CxO Corner: Mark Settle, CIO of Okta
For this edition, we have Mark Settle, Chief Information Officer at Okta. Mark has a wealth of experience, having been the CIO for companies such as Arrow Electronics, BMC Software, and IHS. Most recently, Mark became Okta’s first CIO and his role was pivotal in shaping Okta up before their IPO. He’s also an author and wrote the book Truth from the Trenches: A Practical Guide to the Art of IT Management. It’s amazing he’s able to make the time!
Read on to learn more about Mark’s experience and what excites him in the enterprise. Enjoy!
What were you doing before you became Okta’s first CIO?
I was actually completing my first book. It’s called Truth from the Trenches. It’s intended to be a practical guide to the art of IT management (and is available on Amazon — couldn’t resist the plug!). I’m continually amazed at ways in which IT organizations commit the same mistakes over and over again. The intent of the book was to warn others about the pitfalls I’ve experienced in my career. It also served as a useful form of personal mental therapy for me!
What drew you to the role?
It was easy to be attracted to Okta. The company has a great product, a distinguished and dedicated management team and a very successful track record. The opportunity to establish the systems and processes needed to support such a rapidly growing company was irresistible.
When does it make sense for a company to hire its first CIO?
There’s no ‘right answer’ to that question. Companies that are planning to go public should generally establish the CIO role roughly one year before their IPO target date to ensure that they have the financial systems and SOX policies in place to operate as a public company. Some companies may elect to establish the role even earlier if they have a particularly complex business model employing a wide variety of IT systems that need to be integrated and maintained.
You have had many different experiences as a CIO — how have you seen the role and organization change?
There have been lots of changes in IT. The IT infrastructure team was frequently the dominant group within IT because they spent the most money on data center equipment and operations. As systems have moved to the cloud, their role has become somewhat less dominant and is more focused on network management and endpoint security. The areas growing in importance these days tend to revolve around data management, analytics, security and compliance.
What has helped in your success, and what advice would you give to someone early in their career?
It’s important to build good teams. No single person — no matter how smart they are or how hard they work — can be involved in all the projects, crises and decisions that occur within an IT organization. If you don’t surround yourself with good people, you will fail. That’s a huge and sometimes difficult realization for individuals who have consistently been rewarded and promoted because of their personal success as individual contributors.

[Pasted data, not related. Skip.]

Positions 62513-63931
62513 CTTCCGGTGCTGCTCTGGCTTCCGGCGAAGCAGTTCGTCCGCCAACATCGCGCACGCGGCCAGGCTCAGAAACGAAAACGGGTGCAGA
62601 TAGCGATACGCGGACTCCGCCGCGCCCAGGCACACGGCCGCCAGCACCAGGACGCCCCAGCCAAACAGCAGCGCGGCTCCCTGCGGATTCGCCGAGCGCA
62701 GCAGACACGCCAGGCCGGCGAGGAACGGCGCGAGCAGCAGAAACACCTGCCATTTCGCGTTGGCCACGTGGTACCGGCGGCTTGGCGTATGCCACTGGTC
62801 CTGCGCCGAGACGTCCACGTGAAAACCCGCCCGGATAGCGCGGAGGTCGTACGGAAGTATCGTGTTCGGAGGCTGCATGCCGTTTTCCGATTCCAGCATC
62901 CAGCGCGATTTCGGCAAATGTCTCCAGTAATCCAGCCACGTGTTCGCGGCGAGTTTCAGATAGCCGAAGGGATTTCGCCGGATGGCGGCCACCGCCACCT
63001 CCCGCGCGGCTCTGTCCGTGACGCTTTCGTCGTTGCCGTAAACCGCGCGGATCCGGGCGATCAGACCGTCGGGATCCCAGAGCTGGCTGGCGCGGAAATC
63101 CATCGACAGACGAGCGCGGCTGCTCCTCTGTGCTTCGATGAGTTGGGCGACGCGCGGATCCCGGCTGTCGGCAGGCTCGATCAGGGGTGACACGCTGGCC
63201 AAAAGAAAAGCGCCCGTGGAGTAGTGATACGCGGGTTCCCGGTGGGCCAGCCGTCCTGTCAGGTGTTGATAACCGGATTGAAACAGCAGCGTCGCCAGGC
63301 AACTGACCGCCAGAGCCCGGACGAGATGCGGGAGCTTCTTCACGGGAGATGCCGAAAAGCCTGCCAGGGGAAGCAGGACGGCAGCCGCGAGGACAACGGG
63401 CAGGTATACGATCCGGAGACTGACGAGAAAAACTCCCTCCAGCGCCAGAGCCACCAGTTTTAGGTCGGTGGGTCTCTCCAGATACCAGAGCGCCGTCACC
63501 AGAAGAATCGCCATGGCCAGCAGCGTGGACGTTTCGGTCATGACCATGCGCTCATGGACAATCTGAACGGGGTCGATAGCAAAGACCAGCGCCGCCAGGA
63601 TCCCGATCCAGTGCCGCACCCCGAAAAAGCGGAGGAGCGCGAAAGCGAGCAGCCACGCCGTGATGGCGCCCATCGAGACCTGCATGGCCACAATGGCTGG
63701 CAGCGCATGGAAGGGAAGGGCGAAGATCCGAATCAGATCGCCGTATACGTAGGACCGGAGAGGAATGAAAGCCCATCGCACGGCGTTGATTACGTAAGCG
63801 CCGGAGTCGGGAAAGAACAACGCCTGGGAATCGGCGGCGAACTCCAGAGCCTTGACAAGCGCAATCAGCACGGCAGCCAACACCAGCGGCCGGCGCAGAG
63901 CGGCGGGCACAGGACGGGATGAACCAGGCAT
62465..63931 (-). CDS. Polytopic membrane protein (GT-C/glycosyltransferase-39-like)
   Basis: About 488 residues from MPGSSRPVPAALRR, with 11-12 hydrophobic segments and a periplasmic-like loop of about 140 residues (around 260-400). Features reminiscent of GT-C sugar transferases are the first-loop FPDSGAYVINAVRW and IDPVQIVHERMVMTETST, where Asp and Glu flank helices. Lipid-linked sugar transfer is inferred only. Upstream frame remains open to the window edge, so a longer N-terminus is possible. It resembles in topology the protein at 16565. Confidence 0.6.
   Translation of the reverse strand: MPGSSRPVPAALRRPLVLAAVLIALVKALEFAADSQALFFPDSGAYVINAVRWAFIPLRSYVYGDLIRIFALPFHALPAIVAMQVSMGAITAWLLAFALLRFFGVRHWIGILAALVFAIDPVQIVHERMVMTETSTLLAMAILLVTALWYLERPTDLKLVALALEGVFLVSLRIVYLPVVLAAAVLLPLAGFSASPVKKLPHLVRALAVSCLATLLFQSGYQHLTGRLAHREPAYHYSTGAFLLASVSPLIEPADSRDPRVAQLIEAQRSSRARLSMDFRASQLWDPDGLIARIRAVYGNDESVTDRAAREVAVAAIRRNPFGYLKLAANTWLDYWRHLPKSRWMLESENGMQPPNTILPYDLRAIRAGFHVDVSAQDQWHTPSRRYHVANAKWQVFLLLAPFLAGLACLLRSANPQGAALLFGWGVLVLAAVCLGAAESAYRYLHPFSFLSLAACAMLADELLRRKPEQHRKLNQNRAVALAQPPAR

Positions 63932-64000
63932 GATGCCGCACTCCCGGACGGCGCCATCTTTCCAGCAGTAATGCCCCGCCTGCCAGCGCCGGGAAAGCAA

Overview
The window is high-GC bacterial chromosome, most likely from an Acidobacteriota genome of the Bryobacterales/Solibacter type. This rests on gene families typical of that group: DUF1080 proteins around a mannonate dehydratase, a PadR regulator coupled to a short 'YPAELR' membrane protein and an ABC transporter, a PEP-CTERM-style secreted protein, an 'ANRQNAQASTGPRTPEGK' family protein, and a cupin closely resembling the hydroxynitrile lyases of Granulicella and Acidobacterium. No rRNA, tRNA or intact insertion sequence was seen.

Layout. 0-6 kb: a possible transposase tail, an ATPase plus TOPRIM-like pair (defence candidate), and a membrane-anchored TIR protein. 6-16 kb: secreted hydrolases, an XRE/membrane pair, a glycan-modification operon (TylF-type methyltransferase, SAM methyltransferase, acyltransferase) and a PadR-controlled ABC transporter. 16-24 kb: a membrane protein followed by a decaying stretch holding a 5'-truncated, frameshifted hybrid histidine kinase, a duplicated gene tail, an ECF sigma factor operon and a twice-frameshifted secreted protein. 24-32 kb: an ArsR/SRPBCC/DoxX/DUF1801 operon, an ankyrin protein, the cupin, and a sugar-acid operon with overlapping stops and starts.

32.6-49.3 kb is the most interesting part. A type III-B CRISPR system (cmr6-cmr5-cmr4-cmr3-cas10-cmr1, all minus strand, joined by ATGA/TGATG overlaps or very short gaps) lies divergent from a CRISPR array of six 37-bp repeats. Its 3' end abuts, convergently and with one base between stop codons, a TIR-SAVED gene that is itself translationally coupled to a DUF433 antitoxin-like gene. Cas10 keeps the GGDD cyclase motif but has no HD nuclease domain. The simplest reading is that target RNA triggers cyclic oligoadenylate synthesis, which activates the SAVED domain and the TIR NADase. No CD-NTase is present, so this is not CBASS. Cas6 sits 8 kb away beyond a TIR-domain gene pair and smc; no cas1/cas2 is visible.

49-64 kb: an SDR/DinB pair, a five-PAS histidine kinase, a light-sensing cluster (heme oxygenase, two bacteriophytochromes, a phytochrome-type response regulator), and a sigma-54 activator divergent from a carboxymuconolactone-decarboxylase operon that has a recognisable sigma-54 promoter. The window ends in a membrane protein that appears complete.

What are the biggest challenges you face being a CIO?
The two biggest challenges are developing an in-depth understanding of the business model the IT team is supporting and establishing collaborative relationships with other members of the executive team. You need both of these assets. Business understanding alone is not sufficient to ensure that you will be involved in planning and implementing major business initiatives. Conversely, relationships in the absence of business savvy will also relegate you to a supporting role — at best — when major initiatives are undertaken.
What emerging technologies are you excited about?
That’s a tough question because technology excitement should be based on the business problems that a new technology can solve, not on the nature of the technology itself. I think there are huge opportunities for business process automation within most companies. Machine learning can accelerate such automation but it’s not the only technology that can be used to reduce business process errors and latency. Any technology that allows businesses to develop more frequent, personalized and rewarding interactions with their paying customers is also exciting, whether such technologies involve mobile phone applications, eCommerce platforms or data & analytics.
From where you sit, you see a lot of emerging technology startups and vendors. How would you advise them on breaking through the noise to get to you?
I’ve discovered many startup companies through personal relationships I have with other CIOs and friends within the venture capital community. I’m less likely to participate in a briefing or dinner event if it’s being exclusively promoted by a vendor. But if the event is organized or hosted by another CIO or a VC firm, I’m more likely to participate to learn firsthand what has intrigued them about a specific company.
Know a forward-thinking CXO at a large Fortune 500 enterprise company for us to feature? Please send suggestions our way. And as always, if you’re a CXO and looking to connect with leading enterprise startups, please reach out.